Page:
Environmental issues

Pests and weeds

Research for the plan to protect environmental assets from lantana

The mechanisms behind the impact of lantana are yet to be fully investigated. Data on the impact of certain management actions (such as the use of herbicide and fire) on threatened species, or more generally on native species is also limited. Such information is necessary to manage and better protect threatened biodiversity. Rigorous examination needs to be undertaken by researchers into the effects of lantana as well as management on threatened species.

Research has commenced with the assistance of the below research students:

Ben Gooden, University of Wollongong

Project title: The effect of the woody plant invader Lantana camara on vascular plant diversity in wet sclerophyll forest.

Project description: Alien species invasion into natural areas is an important agent of global environmental change, and is considered to be the second greatest threat to biodiversity after anthropogenic habitat loss. The aim of this project was to assess the effects of an alien woody plant invader, Lantana camara (lantana), on vascular plant diversity in wet sclerophyll forest of south-east Australia. Lantana is ranked in the top ten worst weeds worldwide, yet its potential impacts on species and community-level diversity have rarely been quantified. The project comprised three main sections. Firstly, Ben used a multi-site comparison procedure to determine the relationship between lantana abundance and vascular plant species richness in wet sclerophyll forest. Secondly, Ben compared the species richness, community composition and tree seedling density between lantana-invaded, non-invaded and lantana-managed wet sclerophyll forest to assess whether the removal of lantana facilitates the regeneration of invaded vegetation. Thirdly, a manipulative field experiment was undertaken to assess the effects of lantana on native tree seedling growth, and whether such effects are different across three tree structural groups: sclerophyllous canopy species, mesophyllous subcanopy species and 'edge' species typical of regenerating forest.

Completion date: December 2007

Diana Virkki, Griffith University

Project title: The effects of lantana removal on reptile assemblages and habitat attributes in wet-sclerophyll forest at Curramore Sanctuary, south-east Queensland.

Project description: This project aimed to determine the impacts of Lantana camara and its treatment on reptile communities, as the impacts of weed management strategies on faunal assemblages are often not considered. The project was undertaken at Curramore Wildlife Sanctuary on the Sunshine Coast, which is a significant refuge for wildlife in south-east Queensland. Curramore Sanctuary is a reserve dominated by wet sclerophyll forest, with lantana being a significant environmental issue at the site. The project used a combination of two integrated lantana treatments; herbicide spraying and prescribed fire, and herbicide spraying and manually cleared areas. Two controls will also be used, including uncleared lantana and undisturbed wet sclerophyll forest. Habitat attributes of the treatment sites were measured in order to determine why certain effects are associated with lantana, as well as why different lantana treatment methods may have variable impacts on reptiles. Determining the most effective management strategy of lantana will assist in the future management of Curramore Sanctuary and the conservation of wildlife at this site.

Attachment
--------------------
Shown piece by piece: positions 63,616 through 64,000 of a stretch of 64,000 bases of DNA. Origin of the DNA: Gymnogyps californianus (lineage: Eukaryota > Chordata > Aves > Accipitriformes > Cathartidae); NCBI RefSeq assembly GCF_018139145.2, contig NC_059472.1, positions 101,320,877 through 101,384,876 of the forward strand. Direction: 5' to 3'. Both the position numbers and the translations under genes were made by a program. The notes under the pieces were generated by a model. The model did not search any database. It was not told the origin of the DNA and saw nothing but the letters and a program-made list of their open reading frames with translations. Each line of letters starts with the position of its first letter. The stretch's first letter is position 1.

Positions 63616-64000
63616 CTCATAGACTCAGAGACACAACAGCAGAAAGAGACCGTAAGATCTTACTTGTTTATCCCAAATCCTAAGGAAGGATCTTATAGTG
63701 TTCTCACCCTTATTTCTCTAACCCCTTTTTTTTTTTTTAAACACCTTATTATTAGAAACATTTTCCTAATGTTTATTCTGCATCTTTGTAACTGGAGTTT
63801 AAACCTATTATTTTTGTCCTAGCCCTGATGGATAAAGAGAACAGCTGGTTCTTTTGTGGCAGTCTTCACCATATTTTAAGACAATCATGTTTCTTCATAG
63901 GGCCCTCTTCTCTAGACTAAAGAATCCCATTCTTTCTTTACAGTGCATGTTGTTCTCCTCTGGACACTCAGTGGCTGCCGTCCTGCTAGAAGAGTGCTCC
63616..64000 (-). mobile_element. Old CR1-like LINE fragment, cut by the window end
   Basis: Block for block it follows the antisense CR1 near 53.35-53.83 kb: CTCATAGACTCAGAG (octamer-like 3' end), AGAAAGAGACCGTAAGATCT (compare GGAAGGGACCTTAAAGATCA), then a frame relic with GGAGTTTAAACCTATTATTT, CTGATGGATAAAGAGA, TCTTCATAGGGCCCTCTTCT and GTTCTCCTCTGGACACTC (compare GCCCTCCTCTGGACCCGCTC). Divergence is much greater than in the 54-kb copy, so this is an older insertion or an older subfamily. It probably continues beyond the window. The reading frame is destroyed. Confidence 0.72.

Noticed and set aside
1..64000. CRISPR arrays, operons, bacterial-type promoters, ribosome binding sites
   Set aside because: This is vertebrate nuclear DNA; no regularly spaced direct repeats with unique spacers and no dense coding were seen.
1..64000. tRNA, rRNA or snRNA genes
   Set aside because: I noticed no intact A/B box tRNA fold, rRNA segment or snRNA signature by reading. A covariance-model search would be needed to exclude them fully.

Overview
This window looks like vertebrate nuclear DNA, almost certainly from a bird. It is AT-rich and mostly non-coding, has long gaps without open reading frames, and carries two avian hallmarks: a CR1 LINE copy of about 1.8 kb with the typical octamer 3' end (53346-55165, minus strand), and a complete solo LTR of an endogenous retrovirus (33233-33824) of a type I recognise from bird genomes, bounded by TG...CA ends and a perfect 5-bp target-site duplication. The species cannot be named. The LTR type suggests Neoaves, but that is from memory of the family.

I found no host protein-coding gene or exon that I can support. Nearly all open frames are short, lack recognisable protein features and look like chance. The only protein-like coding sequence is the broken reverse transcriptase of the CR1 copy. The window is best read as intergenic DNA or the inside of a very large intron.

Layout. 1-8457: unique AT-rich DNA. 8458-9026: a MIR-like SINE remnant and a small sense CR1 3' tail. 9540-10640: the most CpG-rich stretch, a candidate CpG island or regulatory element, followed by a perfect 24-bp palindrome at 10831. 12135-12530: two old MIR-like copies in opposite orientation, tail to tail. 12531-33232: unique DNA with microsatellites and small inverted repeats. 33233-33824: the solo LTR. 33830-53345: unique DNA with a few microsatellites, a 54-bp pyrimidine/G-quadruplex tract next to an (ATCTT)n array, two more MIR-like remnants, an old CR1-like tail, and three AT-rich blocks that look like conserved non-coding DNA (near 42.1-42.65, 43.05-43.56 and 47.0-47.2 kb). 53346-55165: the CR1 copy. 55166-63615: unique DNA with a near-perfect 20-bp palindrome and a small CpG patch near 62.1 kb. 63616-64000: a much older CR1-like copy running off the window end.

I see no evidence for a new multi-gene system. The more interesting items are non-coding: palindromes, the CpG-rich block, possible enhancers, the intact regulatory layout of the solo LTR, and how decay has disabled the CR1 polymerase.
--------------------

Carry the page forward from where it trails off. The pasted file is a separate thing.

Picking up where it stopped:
Completion date: January, 2009

Web links: SEQ Fire and Biodiversity Consortium

University of Southern Queensland

Project title: Vegetation and soil seedbank responses to Lantana camara control in escarpment areas of Toowoomba, southern Queensland.

Project description: This research will consist of both survey and experimental components that will determine a range of ecosystem responses to Lantana camara and lantana control measures. An initial desktop survey will identify the extent and degree of infestation in the study area in order to identify suitable sites for further study. Above ground floristic composition, structure, percentage cover of strata and tree health indicators and below ground soil fungi composition and relative fungi species dominance will be measured in lantana infested and paired non-lantana infested sites to determine overall ecosystem responses to lantana. Field sites will be spread across three soil types, sandstone, granite and basalt to further analyse effects of nutrient rich and comparatively nutrient poor soils on ecosystem responses to lantana. Further experiments will examine the application of a number of different methods of lantana control/removal to infested sites. Sites will be monitored for seedling response and changes in species' composition and richness and other characteristics. Results from this research will aid natural resource managers in the application of more effective restoration practices that will optimize ecosystem recovery and assist in maintaining biodiversity.

Expected completion date: December, 2009

Web links: University of Southern Queensland News and Events

Page last updated: 26 February 2011